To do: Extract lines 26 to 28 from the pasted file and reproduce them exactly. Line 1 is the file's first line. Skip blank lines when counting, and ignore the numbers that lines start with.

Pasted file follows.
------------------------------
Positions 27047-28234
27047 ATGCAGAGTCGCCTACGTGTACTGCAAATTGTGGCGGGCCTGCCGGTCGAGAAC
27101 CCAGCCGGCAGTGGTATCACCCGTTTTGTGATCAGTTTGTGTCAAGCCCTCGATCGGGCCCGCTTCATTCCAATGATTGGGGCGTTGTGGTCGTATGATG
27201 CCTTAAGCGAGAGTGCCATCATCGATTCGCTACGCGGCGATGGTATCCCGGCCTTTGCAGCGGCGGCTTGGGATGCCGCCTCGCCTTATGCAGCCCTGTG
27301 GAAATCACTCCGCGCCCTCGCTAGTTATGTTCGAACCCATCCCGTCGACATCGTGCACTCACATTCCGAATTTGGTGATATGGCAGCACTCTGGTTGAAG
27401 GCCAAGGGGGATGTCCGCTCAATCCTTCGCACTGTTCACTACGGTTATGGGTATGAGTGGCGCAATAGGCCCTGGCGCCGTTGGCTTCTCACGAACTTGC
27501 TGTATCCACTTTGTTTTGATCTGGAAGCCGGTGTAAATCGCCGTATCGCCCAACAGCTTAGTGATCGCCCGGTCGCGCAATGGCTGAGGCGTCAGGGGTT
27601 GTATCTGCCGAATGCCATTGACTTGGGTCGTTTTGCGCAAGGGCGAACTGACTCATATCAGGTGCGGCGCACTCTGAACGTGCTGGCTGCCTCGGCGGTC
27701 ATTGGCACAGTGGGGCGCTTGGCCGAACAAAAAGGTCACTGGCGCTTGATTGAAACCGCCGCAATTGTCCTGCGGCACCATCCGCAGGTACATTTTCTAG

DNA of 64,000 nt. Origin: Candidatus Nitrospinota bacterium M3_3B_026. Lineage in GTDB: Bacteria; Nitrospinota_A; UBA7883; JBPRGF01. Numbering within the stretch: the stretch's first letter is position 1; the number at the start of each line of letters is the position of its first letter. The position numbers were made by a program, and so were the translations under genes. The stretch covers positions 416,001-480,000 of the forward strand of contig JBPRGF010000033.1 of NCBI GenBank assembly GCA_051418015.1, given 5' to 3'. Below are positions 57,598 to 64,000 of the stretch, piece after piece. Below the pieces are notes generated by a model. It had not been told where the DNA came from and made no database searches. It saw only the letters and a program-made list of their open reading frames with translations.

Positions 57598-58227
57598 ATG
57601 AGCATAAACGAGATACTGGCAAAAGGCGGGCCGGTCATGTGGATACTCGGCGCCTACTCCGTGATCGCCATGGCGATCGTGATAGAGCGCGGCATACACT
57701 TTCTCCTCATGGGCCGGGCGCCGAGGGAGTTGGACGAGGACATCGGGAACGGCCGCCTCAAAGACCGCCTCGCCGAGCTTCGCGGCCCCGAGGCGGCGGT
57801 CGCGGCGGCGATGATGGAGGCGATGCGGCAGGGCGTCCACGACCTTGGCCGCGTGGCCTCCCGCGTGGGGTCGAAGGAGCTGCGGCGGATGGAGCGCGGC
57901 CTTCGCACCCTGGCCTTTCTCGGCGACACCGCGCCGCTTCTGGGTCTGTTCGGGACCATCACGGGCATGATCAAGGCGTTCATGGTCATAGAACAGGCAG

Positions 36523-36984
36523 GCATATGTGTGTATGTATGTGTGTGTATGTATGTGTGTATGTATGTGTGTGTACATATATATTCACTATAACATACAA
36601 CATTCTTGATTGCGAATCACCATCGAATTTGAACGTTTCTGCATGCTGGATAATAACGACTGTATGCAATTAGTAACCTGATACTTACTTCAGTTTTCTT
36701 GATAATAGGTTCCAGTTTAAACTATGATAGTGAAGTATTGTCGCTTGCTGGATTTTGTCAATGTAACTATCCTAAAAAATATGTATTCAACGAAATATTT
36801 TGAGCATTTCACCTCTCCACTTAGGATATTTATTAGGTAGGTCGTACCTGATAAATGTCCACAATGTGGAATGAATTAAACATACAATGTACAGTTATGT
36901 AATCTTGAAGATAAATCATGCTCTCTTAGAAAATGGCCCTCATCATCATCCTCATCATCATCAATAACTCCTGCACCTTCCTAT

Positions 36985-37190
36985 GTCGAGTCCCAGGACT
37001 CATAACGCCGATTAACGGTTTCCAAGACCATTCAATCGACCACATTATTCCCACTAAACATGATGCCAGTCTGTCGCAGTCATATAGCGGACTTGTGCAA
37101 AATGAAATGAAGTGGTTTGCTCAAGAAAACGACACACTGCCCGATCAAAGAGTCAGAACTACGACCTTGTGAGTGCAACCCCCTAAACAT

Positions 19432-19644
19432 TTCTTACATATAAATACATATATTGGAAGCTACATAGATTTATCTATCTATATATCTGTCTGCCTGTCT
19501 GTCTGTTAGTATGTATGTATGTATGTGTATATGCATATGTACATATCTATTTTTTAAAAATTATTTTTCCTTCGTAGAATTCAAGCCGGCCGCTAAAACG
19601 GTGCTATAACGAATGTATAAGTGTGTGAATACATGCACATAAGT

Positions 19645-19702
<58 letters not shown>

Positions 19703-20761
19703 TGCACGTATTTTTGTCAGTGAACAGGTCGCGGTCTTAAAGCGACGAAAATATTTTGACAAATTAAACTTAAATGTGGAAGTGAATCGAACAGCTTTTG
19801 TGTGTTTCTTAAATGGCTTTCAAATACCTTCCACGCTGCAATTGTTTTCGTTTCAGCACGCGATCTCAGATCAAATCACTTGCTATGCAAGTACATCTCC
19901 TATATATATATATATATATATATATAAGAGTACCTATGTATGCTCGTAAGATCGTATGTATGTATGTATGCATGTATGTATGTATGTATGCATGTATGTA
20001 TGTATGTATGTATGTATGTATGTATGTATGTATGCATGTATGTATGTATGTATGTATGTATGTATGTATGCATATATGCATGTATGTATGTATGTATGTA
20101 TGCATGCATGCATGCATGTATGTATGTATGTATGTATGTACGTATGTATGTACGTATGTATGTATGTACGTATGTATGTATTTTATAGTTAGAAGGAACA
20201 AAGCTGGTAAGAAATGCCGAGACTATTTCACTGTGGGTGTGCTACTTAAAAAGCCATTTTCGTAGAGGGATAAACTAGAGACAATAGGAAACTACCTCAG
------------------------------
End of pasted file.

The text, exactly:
37101 AATGAAATGAAGTGGTTTGCTCAAGAAAACGACACACTGCCCGATCAAAGAGTCAGAACTACGACCTTGTGAGTGCAACCCCCTAAACAT

Positions 19432-19644
19432 TTCTTACATATAAATACATATATTGGAAGCTACATAGATTTATCTATCTATATATCTGTCTGCCTGTCT